According to Mathai, the use of massage therapy on preterm and full-term babies was associated with weight gain and superior behavioral maturation using Brazelton's scale.3,4 Although the effects of massage therapy on psychological maturation are not well known, the autonomous nervous system and the hypothalamic-pituitary-adrenocortical axis are the mediators of its effects.4-6

Assessing stress hormone levels (salivary cortisol) and/or neuropeptide pain levels (substance P) during stressful medical procedures could provide additional measurement of the effects of massage therapy as an adjunct to the standard management of seriously ill patients.7



With the possibility in mind that tactile-kinesthetic stimulation could be used to diminish distress among hospitalized infants (e.g. in pediatric intensive care units), we evaluated the levels of salivary cortisol before and after Shantala massage therapy on healthy infants. Through this, we aimed to obtain information that could contribute towards understanding the role of the hypothalamic-pituitary-adrenal axis in relation to traumatic stress.



The effects of Shantala massage therapy on salivary cortisol levels were ascertained for 11 infants (4 females and 7 males), aged 4 to 6 months (median age: 5 months) who were regularly enrolled in a public nursery, in São Paulo, Brazil. The Ethics Committee of the university approved the protocol and the parents gave written consent for their child's participation (Protocol no. 033-01; Research Ethics Committee of Universidade Federal de São Paulo — Escola Paulista de Medicina).

Saliva samples were obtained at three times during a single day: between 8:00 and 9:00 a.m. and between 4:00 and 5:00 p.m. at the nursery, and between 9:00 and 10:00 p.m. at home. This was done on the day before the first massage session and after it. Saliva was collected (one hour prior to the massage), with due regard for the meal times established at the daycare nursery (morning and afternoon) and the night bottle. The infant's oral cavity was previously cleaned with gauze, to avoid any remains of milk.8 With a swab moistened in lemon juice, saliva was stimulated and a sample of 500 µl was aspirated into an insulin syringe, and stored at -20° C until the radioimmunoassaying of cortisol.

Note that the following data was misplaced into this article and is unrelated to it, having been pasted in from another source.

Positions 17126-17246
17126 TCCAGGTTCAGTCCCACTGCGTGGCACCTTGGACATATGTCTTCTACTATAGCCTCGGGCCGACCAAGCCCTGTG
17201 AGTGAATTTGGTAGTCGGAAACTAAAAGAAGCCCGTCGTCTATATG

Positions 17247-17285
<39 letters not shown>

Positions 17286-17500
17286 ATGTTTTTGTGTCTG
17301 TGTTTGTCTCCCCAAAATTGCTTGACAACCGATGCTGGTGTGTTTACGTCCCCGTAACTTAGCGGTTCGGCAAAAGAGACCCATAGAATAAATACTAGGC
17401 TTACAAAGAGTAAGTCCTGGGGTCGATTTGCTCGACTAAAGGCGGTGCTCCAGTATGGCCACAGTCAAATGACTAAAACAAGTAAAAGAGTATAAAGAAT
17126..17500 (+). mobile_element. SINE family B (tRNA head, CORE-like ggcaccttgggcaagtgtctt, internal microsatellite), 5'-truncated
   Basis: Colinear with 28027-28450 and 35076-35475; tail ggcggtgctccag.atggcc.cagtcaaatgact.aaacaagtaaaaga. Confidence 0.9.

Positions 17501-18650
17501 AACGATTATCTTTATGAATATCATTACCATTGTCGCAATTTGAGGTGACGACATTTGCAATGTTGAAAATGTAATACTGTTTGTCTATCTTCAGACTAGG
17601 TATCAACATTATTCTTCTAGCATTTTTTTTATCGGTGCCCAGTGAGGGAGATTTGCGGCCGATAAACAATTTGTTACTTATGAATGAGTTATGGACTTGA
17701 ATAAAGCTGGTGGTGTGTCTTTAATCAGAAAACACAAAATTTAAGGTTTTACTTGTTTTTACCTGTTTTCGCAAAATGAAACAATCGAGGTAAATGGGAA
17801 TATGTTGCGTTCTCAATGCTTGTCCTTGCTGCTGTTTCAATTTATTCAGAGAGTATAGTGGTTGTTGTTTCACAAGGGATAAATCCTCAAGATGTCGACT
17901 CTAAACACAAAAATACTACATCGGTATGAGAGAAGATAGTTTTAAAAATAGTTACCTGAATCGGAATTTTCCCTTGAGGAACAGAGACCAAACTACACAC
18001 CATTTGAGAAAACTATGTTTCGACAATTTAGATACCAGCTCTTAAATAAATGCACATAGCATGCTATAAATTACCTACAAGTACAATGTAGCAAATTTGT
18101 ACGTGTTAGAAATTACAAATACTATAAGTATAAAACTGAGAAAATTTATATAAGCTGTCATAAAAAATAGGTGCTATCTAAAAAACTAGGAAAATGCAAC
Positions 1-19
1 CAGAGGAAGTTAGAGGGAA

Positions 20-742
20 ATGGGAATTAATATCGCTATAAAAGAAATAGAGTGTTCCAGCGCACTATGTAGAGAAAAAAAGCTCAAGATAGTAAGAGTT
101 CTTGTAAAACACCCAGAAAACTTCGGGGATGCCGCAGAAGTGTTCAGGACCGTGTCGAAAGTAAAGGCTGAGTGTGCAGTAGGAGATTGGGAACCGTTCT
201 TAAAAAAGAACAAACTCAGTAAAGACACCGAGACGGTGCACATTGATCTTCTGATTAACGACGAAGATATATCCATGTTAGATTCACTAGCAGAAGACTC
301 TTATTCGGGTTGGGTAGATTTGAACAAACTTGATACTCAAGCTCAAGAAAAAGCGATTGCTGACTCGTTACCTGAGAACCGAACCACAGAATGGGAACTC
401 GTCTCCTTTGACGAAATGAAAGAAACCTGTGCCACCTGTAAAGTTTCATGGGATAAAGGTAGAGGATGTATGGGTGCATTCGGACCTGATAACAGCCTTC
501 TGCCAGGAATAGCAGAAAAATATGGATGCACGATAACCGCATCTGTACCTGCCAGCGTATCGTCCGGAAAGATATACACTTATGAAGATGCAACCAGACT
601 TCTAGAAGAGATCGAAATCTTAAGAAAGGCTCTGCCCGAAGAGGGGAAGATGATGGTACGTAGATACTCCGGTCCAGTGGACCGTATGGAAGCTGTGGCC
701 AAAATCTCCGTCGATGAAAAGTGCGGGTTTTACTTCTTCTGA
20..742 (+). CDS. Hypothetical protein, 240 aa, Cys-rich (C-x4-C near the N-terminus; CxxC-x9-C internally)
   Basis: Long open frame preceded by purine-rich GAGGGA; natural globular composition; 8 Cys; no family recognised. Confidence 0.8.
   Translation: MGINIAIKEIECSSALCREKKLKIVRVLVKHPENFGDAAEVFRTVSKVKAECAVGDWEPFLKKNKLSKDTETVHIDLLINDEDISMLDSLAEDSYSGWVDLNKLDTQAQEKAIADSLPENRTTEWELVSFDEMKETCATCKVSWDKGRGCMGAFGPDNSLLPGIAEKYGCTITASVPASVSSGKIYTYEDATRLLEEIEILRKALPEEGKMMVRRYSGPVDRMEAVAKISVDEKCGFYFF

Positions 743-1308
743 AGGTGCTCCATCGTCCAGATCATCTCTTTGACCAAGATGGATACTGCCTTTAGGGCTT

The massage procedures and saliva sample collections were performed between June 2001 and April 2002. During the autumn and winter, a heater was used to maintain room temperature at approximately 25° C during the massage.

The infants received two standard 15-minute massages applied by the author (MCF) on two consecutive days, and also after a one-week interval, in the morning and in the afternoon. During the day, two massage sessions were performed, one in the morning after the saliva had been collected and the other in the afternoon. At night there was no massage, only saliva collection. The procedure utilized is described in the following.1

For the face, use your fingertips, starting in the middle of the forehead, moving towards the sides (temples); then, in circular movements, slide from the temples to the mandible region; and again using the fingertips, slide towards the nose, cheek, jaw-bone and chin. For the legs, hold the child's leg with your hands and make synchronized movements from the hip to the foot, pressing lightly and using "spiral" movements, sliding from the hip to the foot; then, using your thumbs, massage each toe. For the arms, start by sliding your hands from the shoulders to the fingertips, as done for the legs. For the back and shoulders, with your palms open, slide along the whole back, from the neck to the hip; alternate your hands going backwards and forwards, sliding from the neck to the hip and vice-versa; your hands come and go, moving up and down (Figure 1).1



During and after the massage, the children were observed by the same author (MCF), regarding their alertness/drowsiness, movement (agitation/relaxation), babble/cry and distress parameters.4

The assay was performed in duplicate, on two samples of 100 µl of saliva without any previous extraction. The antiserum used was a rabbit antiserum for cortisol-3-carboxymethyloxime-bovine serum albumin conjugate, which is highly specific for cortisol (100%), with low cross-reactivity for cortisone (15%), corticosterone (3%) and 11-deoxycortisol (2%), but without significant cross-reactivity (< 1%) for other steroids. The mean intra-assay and inter-assay coefficients of variation were < 5% and < 10%, respectively.9,10